Post-Brexit optimism: UK VC market bounces back up after a slow Q4 2016

UK venture capital investment in Q1 2017 rose to $1.02 billion after dropping below $1 billion in Q4 2016, according to KPMG’s Venture Pulse. Here's why.

Despite fears of continued Brexit-related uncertainty, the UK VC market seems to have rebounded in Q1 this year, according to KPMG’s Venture Pulse study. Total VC investment rose in the first quarter of 2017 while Europe as a whole saw a marginal decrease to $3.4 billion. Reflecting the global trend, in the UK investment value was up but deal numbers were down. Investors backed larger, later stage deals as they looked to de-risk and fund predominantly proven ideas and startups that have demonstrated early traction.

At the same time, Corporate VC (CVC) participation in the UK continued to grow. The last quarter saw 39 per cent of VC deals involve some corporate participation, this number has grown steadily over the last two years and is up 2 percent on Q4 2016. Again, the deal count does not always correlate with more money, CVC deal value has waxed and waned over the last two years but overall, corporates are certainly showing an increasing interest in the UK.

“UK VC investment activity is at robust levels and this should be a cause for optimism in 2017.  It’s clear that, despite a dynamic political and economic environment, capital remains available for those UK start-ups that are able to articulate and demonstrate their value proposition,” Patrick Imbach, co-head of KPMG Tech Growth said.

“Whilst investor caution still prevails, startups in financial services, life sciences and biotech have been especially successful in attracting VC investment; we’ve seen very strong fundraising from Currency Cloud, Funding Circle and Atlas Genetics. Tech giants are also clearly confident in post-Brexit Britain with Apple and Snap having chosen London for their international headquarters. I expect 2017 UK VC investment to continue at a healthy level.”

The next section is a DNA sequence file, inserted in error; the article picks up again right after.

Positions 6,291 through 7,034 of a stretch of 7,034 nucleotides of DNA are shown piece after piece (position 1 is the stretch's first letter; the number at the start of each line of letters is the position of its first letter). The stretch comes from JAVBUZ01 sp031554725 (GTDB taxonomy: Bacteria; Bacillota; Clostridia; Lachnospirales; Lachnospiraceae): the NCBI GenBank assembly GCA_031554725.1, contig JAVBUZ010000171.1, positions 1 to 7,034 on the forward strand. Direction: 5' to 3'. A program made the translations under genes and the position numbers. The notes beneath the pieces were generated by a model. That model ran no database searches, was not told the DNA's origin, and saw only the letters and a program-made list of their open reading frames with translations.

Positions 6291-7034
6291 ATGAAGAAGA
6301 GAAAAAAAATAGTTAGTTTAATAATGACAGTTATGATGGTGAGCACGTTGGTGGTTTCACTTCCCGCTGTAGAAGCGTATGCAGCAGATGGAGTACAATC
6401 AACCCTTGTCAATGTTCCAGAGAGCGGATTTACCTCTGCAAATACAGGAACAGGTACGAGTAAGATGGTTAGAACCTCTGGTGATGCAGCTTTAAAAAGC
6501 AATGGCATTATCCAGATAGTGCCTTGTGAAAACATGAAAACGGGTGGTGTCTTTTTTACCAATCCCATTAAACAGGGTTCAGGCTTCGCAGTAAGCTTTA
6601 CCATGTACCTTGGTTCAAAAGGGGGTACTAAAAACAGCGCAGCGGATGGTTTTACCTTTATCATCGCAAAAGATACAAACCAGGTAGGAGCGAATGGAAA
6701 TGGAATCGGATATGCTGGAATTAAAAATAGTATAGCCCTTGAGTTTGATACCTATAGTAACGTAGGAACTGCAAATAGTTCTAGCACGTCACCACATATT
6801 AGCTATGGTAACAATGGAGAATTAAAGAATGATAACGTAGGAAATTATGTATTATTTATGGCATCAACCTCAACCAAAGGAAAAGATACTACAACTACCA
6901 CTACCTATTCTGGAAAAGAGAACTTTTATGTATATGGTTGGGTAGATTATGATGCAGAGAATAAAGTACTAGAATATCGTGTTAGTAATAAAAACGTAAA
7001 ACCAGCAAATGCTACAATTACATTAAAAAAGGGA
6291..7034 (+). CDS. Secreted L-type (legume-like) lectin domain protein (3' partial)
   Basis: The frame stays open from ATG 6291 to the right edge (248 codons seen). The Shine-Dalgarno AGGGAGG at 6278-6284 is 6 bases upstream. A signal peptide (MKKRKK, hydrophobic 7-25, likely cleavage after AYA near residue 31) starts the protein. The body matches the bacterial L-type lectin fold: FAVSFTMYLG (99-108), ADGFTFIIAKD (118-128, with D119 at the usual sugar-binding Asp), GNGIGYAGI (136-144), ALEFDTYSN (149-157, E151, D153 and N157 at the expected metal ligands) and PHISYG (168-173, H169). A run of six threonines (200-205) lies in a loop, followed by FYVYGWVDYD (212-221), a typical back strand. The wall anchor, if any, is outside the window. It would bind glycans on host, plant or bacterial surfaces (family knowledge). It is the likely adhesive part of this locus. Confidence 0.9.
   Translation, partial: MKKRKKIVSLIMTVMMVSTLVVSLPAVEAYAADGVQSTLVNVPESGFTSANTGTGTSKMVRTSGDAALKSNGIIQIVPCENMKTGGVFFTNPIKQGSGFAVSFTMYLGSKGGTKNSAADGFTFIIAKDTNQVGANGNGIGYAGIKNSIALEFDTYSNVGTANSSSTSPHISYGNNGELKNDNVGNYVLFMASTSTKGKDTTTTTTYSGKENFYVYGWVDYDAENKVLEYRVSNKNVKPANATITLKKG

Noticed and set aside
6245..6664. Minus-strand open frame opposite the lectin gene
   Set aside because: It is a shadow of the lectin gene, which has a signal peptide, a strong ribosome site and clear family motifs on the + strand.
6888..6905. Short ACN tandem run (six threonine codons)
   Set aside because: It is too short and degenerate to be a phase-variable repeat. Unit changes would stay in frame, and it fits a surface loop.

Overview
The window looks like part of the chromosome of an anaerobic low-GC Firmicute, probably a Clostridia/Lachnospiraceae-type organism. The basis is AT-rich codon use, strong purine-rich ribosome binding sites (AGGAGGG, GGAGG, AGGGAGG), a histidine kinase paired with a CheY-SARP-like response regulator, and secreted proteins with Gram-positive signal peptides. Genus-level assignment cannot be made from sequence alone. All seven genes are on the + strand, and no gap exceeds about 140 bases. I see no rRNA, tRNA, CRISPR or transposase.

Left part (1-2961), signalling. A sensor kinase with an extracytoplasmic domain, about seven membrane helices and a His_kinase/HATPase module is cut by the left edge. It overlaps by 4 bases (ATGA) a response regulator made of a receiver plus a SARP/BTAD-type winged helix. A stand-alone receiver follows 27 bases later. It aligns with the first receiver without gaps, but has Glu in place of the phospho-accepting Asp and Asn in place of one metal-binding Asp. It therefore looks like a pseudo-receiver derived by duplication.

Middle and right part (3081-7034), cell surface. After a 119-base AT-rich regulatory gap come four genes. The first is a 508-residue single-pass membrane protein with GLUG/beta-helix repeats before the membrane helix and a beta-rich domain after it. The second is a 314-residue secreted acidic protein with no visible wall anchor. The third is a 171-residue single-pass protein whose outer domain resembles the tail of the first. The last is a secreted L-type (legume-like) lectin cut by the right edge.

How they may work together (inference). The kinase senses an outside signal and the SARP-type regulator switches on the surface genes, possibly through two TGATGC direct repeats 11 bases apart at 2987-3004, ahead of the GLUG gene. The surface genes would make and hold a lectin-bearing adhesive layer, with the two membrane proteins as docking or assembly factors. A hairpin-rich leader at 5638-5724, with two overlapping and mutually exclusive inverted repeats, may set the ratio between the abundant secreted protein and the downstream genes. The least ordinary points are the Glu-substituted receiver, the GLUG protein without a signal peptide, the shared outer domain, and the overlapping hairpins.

Looking into 2017, the report suggests a sense of cautious optimism in the VC market globally. Many expect the IPO market to open up, which would mean greater liquidity, which may have a positive impact on the VC market as a whole. The days of companies being able to burn cash are gone for the foreseeable future, according to the report. Rather, investors will likely continue to focus on those companies that have an efficient operating structure, strong business model and defined path to profitability.

Q1 2017 global highlights

  • Global VC investment rose from $23.8 billion in Q4’17 to $26.8 billion in Q1’17, a solid increase buoyed by a number of $100 million+ mega deals.
  • The increase in funding was strongly affected by a resurgence in mega-deals, including Airbnb’s $1 billion+ Series F round, and Grail’s $914 million Series B raise.
  • Globally, the Americas led VC investment, accounting for $17.8 billion.
  • Global median deal size at early VC financing stages continued to increase, with median Series B funding hitting $14 million, Series A $5.7 million, and seed stage $1.4 million.
  • Pharmaceuticals and biotechnology saw an explosion in the percentage of overall VC investment in Q1’17, with companies raising $3.9 billion during the quarter across 188 financings, compared to the $11.4 billion raised throughout 2016.
  • The number of deals with corporate venture participation slid for 2 consecutive quarters but given the overall decline in venture financing volume, the percentage of overall financings in which they’ve participated hit its highest level since early 2007.
  • After reaching a 12 quarter low in Q4’16, the number of global unicorn financings rose slightly in Q1’17 to 14.
  • California-based companies (i.e. Airbnb, Grail, SoFi, and Instacart), and China-based companies (i.e. NIO, Ofo, Hive Box Technology and Kuaishou Technology) dominated the top 10 global VC deals rankings during the quarter. Ola in Bangalore, India and Mobike in Singapore rounded out the list.

Praseeda Nair

Praseeda Nair

Praseeda was Editor for from 2016 to 2018.

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